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After suspending visiting earlier in the year, we are now able to offer limited visiting to some wards at the discretion of the nurse in-charge.”
We recognise the impact that a long stay in hospital can have on families and the importance of maintaining strong communication. Our ward staff are keeping in touch with patients’ next of kin directly and our Patient Advice and Liaison Service (PALS) can help pass on personal messages from family and friends.
The Queen Alexandra Hospital is located just on the hill slopes of Portsdown Hill overlooking Portsmouth. It is conveniently situated for both the M27 and A3M.
Family members and carers play an important role in supporting patients during an episode of ill health. We are committed to the active involvement of family members, friends and carers during a hospital stay. Family members and carers play an important role in supporting patients during an episode of ill health.
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We welcome and value your feedback and use the views you share with us in a number of ways to learn and make improvements as well as sharing best practice. Feedback can be provided in a number of ways.
Date: 17 April 2023
“I can’t thank QA Hospital enough – you saved my life”
A Romsey mum of two who received a kidney from her husband of 24 years is sharing her story to thank him and the hospital staff who she says saved her life.
Beccy Hoddinott-Isaac underwent a life-saving kidney transplant in late February at Queen Alexandra Hospital in Cosham after her health deteriorated.
Beccy, 50, has Autosomal Dominant Polycystic Kidney Disease (ADPKD), an inherited condition that causes small fluid-filled sacs called cysts to develop in the kidneys.
She was diagnosed with the disease when she was 24 after going to her GP with high blood pressure. An ultrasound revealed she had cysts on her liver and kidneys, and she has been closely monitored by medical staff ever since.
In 2021, doctors said her condition was worsening and a pre-emptive transplant was the best option. Her husband Mark, a retired company director, proved to be a perfect match for her.
Beccy explained: “My condition runs in my family – my grandmother had kidney failure and sadly passed away in 1996. My father had kidney disease and his brother died from kidney failure. My wonderful transplant coordinator Lucy has cared for three generations of my family throughout the years.
“When they told me I needed a kidney transplant, Mark straight away said he would be screened to see if he was a match. I was told that live donations from male to female are the most successful and I felt incredibly lucky Mark was a match and would go through this procedure for me.”
Gynaecology nurse Beccy, who works at a private hospital in Chandlers Ford, and husband Mark spent over a year preparing for their major operations. Beccy continued: “There were lots of hospital appointments, MRI scans, visits to cardiologists, chest x-rays and counselling sessions – all to make sure we were both fit and well, physically and emotionally.
“We were both really nervous before the operations, especially thinking of our two children, as the ops don’t come without risk. Our children though are so proud of their Dad and what he has done for me, I can’t thank him enough and all the wonderful hospital staff who cared for us during this time.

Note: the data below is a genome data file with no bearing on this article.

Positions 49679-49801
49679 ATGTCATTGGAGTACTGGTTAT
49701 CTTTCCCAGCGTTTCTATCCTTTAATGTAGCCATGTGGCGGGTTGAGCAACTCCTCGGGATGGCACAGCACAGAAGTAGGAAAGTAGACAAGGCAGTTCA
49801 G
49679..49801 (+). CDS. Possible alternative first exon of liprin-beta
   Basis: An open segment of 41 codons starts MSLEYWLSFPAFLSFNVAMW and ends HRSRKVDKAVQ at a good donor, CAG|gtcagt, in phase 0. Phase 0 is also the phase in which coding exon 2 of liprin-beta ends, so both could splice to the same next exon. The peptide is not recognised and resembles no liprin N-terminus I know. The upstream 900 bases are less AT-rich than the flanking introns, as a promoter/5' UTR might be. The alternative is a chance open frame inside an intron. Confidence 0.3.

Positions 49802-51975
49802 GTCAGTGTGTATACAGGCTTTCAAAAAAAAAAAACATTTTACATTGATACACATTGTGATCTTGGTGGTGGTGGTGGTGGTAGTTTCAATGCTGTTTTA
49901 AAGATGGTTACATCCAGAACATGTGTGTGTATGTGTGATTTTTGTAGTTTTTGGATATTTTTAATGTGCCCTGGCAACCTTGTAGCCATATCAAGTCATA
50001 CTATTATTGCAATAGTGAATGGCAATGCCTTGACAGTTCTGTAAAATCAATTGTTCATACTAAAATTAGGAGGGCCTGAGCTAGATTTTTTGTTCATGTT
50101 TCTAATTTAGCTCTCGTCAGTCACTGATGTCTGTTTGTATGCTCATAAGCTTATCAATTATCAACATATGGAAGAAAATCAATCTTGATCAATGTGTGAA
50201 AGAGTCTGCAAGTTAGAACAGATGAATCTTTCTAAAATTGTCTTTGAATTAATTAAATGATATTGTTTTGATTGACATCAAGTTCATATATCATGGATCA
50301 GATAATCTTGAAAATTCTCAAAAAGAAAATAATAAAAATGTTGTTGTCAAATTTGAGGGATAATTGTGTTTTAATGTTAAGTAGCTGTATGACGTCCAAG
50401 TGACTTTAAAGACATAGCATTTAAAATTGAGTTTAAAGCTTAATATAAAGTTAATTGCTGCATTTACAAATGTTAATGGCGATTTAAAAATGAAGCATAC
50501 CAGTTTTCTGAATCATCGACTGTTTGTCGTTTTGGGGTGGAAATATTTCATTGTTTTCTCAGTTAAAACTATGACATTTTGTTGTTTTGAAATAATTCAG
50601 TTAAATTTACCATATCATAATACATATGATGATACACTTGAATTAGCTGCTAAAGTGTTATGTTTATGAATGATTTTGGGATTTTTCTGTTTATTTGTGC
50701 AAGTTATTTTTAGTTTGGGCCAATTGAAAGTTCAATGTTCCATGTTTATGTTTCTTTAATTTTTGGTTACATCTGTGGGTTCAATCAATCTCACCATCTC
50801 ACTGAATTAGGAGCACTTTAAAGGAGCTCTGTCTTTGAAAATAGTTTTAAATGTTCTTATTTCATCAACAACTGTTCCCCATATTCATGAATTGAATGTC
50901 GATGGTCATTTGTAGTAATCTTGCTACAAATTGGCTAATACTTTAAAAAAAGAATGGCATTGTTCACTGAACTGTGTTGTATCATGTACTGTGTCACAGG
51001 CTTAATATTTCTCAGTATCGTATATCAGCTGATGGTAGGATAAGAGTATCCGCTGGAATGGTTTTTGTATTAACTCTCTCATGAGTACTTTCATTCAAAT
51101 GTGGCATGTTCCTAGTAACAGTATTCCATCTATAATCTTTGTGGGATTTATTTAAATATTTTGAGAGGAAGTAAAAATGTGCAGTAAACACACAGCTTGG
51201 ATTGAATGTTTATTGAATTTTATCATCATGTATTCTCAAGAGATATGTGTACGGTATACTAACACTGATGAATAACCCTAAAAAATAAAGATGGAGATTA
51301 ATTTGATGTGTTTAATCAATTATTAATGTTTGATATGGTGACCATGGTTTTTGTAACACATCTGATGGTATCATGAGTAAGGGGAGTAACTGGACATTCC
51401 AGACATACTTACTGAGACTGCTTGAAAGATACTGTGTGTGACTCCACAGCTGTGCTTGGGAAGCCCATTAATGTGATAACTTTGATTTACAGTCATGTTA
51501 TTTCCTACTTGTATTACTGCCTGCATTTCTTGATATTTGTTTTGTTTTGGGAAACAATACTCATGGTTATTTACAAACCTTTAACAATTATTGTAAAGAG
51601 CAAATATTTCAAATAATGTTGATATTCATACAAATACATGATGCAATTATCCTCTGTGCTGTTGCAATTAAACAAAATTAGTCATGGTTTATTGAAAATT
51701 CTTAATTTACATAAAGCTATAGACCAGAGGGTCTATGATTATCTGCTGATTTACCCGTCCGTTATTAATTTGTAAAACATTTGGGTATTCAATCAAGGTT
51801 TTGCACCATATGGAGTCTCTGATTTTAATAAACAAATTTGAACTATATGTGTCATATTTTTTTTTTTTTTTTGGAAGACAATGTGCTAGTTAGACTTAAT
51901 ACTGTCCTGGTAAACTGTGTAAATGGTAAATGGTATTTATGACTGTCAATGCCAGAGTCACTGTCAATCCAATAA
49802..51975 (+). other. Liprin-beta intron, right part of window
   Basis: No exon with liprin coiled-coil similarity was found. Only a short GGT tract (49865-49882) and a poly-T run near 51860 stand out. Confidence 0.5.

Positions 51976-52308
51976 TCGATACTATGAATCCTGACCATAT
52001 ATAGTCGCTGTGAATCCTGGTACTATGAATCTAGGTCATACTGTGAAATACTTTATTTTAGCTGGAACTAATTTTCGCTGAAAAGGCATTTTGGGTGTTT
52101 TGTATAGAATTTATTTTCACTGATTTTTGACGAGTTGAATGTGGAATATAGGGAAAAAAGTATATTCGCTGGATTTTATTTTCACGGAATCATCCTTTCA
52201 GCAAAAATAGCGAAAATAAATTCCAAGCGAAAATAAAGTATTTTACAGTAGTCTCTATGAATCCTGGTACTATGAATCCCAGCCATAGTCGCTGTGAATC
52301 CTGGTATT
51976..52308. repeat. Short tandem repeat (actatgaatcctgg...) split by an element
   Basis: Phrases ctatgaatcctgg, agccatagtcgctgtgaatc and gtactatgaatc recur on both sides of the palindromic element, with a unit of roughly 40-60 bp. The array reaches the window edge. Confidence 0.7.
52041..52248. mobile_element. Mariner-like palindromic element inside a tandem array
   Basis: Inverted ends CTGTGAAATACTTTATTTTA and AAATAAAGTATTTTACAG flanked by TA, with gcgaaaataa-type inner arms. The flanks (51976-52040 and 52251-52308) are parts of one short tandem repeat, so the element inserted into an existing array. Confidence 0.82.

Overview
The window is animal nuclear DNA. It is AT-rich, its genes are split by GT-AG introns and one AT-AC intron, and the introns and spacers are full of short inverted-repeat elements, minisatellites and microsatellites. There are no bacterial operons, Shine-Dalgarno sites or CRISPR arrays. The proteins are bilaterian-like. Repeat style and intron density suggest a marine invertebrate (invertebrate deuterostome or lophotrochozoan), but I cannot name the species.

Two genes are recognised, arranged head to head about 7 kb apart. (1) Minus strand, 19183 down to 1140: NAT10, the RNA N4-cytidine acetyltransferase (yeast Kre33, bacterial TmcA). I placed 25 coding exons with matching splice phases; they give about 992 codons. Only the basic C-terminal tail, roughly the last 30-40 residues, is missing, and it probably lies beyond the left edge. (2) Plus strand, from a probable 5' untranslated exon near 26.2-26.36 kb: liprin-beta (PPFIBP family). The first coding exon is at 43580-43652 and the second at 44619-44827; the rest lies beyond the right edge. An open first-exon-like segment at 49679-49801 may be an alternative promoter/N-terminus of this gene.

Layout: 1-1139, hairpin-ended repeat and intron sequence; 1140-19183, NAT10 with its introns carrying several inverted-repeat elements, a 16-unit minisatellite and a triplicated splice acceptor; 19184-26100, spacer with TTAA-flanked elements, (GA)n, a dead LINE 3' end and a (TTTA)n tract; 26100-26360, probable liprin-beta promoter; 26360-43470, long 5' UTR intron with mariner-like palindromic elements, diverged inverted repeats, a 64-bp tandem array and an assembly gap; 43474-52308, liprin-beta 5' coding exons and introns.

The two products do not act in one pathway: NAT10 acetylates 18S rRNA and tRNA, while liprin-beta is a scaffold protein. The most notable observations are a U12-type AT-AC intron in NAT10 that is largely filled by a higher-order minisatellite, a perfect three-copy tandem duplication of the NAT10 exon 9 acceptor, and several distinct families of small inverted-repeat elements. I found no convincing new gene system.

“The hospital staff at QA are all so caring – from the nurses to the surgeons, they are all phenomenal. Thank you!”
Mark added: “Donating a kidney was something I always thought I’d explore from the moment we knew that one day Beccy would need a transplant.
“A part of me thought the chances of me being a match would be slim. I was both nervous and relieved to find I was a match and it was my privilege to do it.
“The Wessex Renal team were outstanding and although I knew I wanted to do it, I couldn’t have got through it without the care and attention they gave me.”
Around 100 kidney transplants are performed each year at the Wessex Kidney Centre (WKC) at Queen Alexandra Hospital – a regional renal and transplant centre. The unit also looks after more than 1,500 patients on renal replacement therapy (transplant, haemodialysis and peritoneal dialysis).
Lucy Chester, Living Donor Transplant Coordinator at Portsmouth Hospitals University NHS Trust, said: “I am very privileged to have such an incredible job - it’s always varied, and I am lucky to be able to work so closely with a fantastic group of staff. I am also greatly privileged to be able to work so closely with such inspiring and resilient patients.”
Lucy is passionate about organ donation and can see first-hand what an incredible gift it is and what a huge benefit it has to a person’s life: ““ To be instrumental in helping Mark through this process to enable him to donate his kidney to his wife Beccy is the best part of my job.
“To witness the transformation his kidney donation gives to Beccy’s quality of life is all the reward I need.”
Beccy is now being closely monitored by the transplant team at the Trust, but says so far tests have revealed her kidney function is now at 90 per cent, an amazing recovery from a pre-op function of just 10 per cent.
She hopes to return to work in June and continue her hobbies of walking her sausage dog Snoop, gardening and baking cakes for her family.
For more information on transplants at Queen Alexandra Hospital visit: https://www.porthosp.nhs.uk/departments/renal/